I studied Natural Sciences at Christ’s, specialising in Biochemistry in my third and fourth years. Towards the end of my time at Cambridge I wanted to continue in research so I studied for a PhD at the London Institute of Clinical Sciences (part of Imperial College). The four years of my PhD were great fun and very instructive in terms of my desire to stay in scientific research. I realised towards the end of my PhD that I wanted to branch out and start an alternative career, which led me to finding intellectual property law. I wanted a career that made use of my scientific background but also translated this knowledge into a practical application. Intellectual property law, in particular patent law, relies heavily on attorneys having a detailed understanding of cutting-edge technology, but also a comprehensive understanding of the law in order to help companies navigate this complex area.
After my PhD I spent four years training to be a patent attorney at a specialist private practice law firm in London. The qualification process is typically 4-5 years to qualify as both a European and UK patent attorney. No legal training or background is required to enter the industry. In fact, a technical background in a scientific or technical discipline is the only pre-requisite because the job of a patent attorney requires an understanding of the technology you work with. The world of intellectual property provides a great opportunity for students studying scientific and technical subjects to enter the legal industry.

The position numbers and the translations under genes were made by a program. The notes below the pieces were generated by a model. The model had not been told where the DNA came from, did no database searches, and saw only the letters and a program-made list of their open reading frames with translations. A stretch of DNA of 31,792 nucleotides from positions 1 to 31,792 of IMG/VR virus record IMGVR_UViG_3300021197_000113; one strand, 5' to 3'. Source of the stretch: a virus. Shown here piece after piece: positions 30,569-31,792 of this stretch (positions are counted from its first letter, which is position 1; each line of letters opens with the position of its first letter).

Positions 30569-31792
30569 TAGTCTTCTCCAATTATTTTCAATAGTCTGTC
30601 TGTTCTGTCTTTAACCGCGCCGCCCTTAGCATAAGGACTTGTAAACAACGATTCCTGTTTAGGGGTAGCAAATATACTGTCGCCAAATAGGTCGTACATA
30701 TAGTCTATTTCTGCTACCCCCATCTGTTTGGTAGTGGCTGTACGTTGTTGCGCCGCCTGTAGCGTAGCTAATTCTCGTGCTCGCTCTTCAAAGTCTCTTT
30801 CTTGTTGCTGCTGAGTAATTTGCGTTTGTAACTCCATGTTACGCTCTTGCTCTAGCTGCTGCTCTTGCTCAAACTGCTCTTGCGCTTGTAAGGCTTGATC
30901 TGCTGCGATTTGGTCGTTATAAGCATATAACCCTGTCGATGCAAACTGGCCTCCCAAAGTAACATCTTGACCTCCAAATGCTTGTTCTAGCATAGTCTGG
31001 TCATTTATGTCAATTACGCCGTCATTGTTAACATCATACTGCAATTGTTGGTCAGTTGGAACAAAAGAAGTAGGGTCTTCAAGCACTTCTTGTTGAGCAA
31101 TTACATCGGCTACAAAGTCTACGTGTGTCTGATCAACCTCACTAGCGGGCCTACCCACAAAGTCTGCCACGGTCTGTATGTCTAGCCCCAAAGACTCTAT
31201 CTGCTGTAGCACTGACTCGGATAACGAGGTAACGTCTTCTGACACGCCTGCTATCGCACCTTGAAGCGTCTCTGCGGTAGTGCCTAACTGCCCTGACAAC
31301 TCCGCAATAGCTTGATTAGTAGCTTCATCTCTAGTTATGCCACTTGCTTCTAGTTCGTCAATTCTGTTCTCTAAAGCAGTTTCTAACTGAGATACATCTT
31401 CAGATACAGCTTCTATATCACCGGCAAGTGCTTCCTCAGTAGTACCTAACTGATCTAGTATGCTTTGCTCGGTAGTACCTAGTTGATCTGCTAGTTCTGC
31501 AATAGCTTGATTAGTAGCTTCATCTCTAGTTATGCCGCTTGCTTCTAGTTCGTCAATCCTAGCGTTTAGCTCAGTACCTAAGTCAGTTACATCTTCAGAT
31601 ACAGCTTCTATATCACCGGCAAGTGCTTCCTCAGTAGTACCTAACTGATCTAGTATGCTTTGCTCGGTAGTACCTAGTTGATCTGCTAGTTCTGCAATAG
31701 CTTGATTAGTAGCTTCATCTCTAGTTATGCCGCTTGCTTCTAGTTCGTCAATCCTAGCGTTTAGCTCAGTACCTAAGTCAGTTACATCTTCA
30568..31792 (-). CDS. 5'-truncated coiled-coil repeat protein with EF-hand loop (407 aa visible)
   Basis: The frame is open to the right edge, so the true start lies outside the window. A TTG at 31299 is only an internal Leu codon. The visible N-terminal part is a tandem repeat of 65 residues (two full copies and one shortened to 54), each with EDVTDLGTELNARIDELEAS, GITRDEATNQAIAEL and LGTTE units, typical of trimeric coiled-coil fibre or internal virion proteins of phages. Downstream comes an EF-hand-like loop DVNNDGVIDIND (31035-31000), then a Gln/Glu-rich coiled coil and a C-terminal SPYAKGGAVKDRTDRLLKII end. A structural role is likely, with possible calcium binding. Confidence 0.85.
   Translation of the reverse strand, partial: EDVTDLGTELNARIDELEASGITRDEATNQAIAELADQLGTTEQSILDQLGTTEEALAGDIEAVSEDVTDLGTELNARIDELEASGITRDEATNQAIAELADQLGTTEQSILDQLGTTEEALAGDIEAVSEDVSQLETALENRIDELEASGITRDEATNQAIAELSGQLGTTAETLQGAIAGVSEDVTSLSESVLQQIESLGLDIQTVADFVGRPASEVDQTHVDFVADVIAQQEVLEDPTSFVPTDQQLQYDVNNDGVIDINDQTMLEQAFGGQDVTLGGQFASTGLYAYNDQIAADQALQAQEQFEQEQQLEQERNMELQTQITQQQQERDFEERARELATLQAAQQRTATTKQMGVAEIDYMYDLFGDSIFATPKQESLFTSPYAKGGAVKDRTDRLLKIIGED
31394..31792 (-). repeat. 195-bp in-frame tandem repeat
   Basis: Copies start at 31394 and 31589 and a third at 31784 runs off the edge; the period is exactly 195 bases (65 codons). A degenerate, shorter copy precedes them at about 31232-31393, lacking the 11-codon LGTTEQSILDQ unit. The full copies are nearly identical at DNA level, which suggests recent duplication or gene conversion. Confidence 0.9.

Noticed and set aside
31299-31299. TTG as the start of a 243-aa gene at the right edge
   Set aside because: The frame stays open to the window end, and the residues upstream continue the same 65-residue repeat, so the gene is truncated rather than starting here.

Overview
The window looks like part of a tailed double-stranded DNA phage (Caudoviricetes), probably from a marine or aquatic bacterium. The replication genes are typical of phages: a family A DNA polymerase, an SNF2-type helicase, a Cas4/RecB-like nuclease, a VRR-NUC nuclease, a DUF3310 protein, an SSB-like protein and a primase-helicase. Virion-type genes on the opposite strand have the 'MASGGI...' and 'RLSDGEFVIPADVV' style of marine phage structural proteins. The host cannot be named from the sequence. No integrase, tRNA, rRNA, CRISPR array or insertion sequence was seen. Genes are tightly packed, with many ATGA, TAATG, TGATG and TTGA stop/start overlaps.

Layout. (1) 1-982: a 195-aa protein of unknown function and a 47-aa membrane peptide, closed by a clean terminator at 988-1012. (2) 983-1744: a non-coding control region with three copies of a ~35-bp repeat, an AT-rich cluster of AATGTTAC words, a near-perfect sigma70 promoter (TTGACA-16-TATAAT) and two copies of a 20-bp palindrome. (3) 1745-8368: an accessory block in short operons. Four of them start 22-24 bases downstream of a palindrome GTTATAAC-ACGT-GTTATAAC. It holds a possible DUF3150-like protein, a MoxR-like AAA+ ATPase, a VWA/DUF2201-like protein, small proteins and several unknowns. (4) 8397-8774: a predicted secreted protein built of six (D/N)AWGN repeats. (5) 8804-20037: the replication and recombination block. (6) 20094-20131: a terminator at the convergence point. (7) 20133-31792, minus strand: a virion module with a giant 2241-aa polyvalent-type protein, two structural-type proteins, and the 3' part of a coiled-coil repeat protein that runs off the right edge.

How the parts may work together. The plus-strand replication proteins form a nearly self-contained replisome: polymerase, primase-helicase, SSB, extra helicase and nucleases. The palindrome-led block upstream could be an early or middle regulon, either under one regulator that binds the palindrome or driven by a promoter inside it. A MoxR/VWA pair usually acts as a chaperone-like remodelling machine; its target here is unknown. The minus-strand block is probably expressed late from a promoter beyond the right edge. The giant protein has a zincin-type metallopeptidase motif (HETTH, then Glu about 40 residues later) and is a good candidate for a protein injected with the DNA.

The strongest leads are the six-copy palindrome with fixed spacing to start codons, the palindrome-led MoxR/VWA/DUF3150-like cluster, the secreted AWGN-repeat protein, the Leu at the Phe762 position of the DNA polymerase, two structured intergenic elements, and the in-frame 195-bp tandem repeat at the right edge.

I have since moved to another private practice firm where I assist a wide range of companies, research institutes and universities to translate their cutting-edge research into commercially relevant inventions. My day-to-day job involves liaising with inventors, reviewing scientific and legal documents and preparing correspondence to clients and patent offices. The job requires a subtle balance of mastering complex legal concepts and understanding the latest technology that underpins the inventions we work with. There are constantly new areas of the law which are changing and developing and there is a wide range of technology areas which people can specialise in. The cutting-edge nature of the inventions we deal with also means we get to see technical breakthroughs and trends in technology sometimes years before they’re commercialised.